RStudio Server in OnDemand with Singularity 3.5.x


I wanted to update the community on some work and issues that have recently come up with RStudio Server and OnDemand.

At OSC we recently upgraded our Singularity installation to version 3.5.1 which had an undocumented change in behavior regarding LD_LIBRARY_PATH. The newer version requires an explicit export of SINGULARITYENV_LD_LIBRARY_PATH=$LD_LIBRARY_PATH to the Singularity process where prior versions did not. I have updated the documentation, OSC’s implementation, and the generic RStudio Server example on Github. Given the friction with the Singularity based implementation, I thought that it would be a good time to look into an alternative implementation with unshare.

unshare is utility that uses kernel features to allow unprivileged users to disconnect from some of the parent process namespaces. Where unshare becomes relevant for RStudio Server is we can create process-private mount points that shadow system directories like /tmp.

So how can we use unshare to solve the /tmp problem? From within our unshared process, if we unshare the mount namespace (-m), we can then mount a new tmpfs file system at /tmp which the host context will never see, but to do that we need to be root inside the unshared context. Easy enough, just pass the -r or --map-root-user flag to unshare and away we go.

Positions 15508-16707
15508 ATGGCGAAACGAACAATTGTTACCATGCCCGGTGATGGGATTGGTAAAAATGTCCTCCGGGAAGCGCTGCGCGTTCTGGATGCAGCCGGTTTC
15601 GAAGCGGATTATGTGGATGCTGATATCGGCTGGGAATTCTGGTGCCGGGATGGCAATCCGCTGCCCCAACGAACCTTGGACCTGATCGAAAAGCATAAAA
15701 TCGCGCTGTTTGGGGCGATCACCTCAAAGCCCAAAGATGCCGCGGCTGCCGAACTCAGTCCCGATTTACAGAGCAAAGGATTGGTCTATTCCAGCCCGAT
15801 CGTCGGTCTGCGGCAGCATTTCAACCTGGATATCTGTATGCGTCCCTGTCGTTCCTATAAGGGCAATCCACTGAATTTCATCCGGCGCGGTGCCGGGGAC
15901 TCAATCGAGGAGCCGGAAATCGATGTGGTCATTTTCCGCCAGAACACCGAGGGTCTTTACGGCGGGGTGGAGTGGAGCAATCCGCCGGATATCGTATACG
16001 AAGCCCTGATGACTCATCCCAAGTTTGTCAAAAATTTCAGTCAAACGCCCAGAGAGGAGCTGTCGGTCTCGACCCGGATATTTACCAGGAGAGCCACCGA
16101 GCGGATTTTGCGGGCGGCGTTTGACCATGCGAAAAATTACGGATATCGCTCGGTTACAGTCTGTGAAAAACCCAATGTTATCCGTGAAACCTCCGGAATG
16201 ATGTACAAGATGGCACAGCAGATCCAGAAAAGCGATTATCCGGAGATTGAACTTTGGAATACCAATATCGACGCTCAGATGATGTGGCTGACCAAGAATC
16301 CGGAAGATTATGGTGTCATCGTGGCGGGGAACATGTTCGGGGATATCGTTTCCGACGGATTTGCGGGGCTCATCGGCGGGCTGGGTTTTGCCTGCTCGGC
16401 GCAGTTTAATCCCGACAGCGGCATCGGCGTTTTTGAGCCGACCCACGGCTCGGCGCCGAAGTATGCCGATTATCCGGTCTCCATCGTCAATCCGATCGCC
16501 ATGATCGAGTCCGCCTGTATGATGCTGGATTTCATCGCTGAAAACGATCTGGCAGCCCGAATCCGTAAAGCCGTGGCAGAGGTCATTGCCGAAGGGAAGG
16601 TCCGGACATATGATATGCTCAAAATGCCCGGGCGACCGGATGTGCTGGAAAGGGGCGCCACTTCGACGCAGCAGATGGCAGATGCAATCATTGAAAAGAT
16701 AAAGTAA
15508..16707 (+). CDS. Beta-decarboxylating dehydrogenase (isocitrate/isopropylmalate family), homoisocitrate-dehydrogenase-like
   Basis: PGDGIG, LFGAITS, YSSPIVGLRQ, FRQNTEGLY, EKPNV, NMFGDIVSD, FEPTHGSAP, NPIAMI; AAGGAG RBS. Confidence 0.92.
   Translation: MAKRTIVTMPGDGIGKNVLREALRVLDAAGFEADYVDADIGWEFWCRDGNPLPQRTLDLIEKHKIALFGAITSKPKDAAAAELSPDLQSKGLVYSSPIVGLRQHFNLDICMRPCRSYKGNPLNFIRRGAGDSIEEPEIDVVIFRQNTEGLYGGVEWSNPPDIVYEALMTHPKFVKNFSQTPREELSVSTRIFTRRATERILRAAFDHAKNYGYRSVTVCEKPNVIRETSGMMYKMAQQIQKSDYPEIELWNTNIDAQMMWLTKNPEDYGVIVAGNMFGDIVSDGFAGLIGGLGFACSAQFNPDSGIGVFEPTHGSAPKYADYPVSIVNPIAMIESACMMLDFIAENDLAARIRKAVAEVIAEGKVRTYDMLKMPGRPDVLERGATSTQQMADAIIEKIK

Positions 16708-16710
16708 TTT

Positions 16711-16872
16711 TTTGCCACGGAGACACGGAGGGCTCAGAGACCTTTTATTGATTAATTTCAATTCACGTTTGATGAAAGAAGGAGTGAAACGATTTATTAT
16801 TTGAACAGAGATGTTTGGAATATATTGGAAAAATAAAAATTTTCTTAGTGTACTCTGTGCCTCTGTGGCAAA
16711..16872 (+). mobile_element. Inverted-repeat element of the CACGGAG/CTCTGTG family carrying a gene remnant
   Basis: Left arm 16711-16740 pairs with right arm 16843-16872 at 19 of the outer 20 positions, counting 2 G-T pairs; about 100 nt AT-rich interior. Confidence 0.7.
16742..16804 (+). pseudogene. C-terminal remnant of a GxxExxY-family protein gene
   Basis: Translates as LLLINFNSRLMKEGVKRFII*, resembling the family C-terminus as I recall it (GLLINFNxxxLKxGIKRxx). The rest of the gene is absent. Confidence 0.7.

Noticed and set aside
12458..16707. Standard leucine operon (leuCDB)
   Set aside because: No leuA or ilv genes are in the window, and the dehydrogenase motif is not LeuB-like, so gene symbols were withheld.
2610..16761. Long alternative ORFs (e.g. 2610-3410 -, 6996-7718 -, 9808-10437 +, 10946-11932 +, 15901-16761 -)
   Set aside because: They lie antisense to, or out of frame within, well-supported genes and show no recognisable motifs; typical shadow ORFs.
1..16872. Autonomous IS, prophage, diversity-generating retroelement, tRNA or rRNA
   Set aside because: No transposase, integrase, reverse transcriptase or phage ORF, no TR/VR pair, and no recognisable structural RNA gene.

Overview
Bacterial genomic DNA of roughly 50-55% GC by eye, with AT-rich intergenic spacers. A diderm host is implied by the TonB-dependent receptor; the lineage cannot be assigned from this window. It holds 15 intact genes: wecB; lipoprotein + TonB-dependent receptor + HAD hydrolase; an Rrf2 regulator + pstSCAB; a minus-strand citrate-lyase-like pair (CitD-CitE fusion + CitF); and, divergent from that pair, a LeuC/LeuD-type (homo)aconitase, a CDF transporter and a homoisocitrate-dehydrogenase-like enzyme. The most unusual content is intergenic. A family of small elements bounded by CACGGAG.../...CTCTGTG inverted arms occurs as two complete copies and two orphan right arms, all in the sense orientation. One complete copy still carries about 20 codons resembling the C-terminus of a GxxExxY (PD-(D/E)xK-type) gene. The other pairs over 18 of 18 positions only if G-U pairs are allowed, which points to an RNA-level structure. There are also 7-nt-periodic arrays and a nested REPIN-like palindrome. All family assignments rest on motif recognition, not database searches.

Good so far, but this is where things start going sideways. Within the unshared context whoami will return ‘root’, and because we are not really root we cannot sudo su to our real user, presumably because of a technical issue that would otherwise allow us to become any user thus creating security problems. RStudio itself behaves differently when launched as root, including backgrounding itself. In the example that I have working RStudio crashes/exits(?) almost immediately after launch. Assuming that we solve the crashing problem there is still the issue that files created by our mapped root user show up in the host context as owned by nfsnobody, at least in the VM I use for development. While we can have our script change ownership after the fact, possibly doing so on the fly using by doing something clever (or fragile) with a file system watcher, it is far from ideal. Until I can get RStudio to actually work I am not sure what the per-user RStudio process will do in terms of file ownership.

If any one is interested in viewing or contributing to the work I have done thus far then have a look at the example branch : OSC/bc_example_rstudio#unshare.

Thanks for reading, and please let me know if there’s something I missed.

- Morgan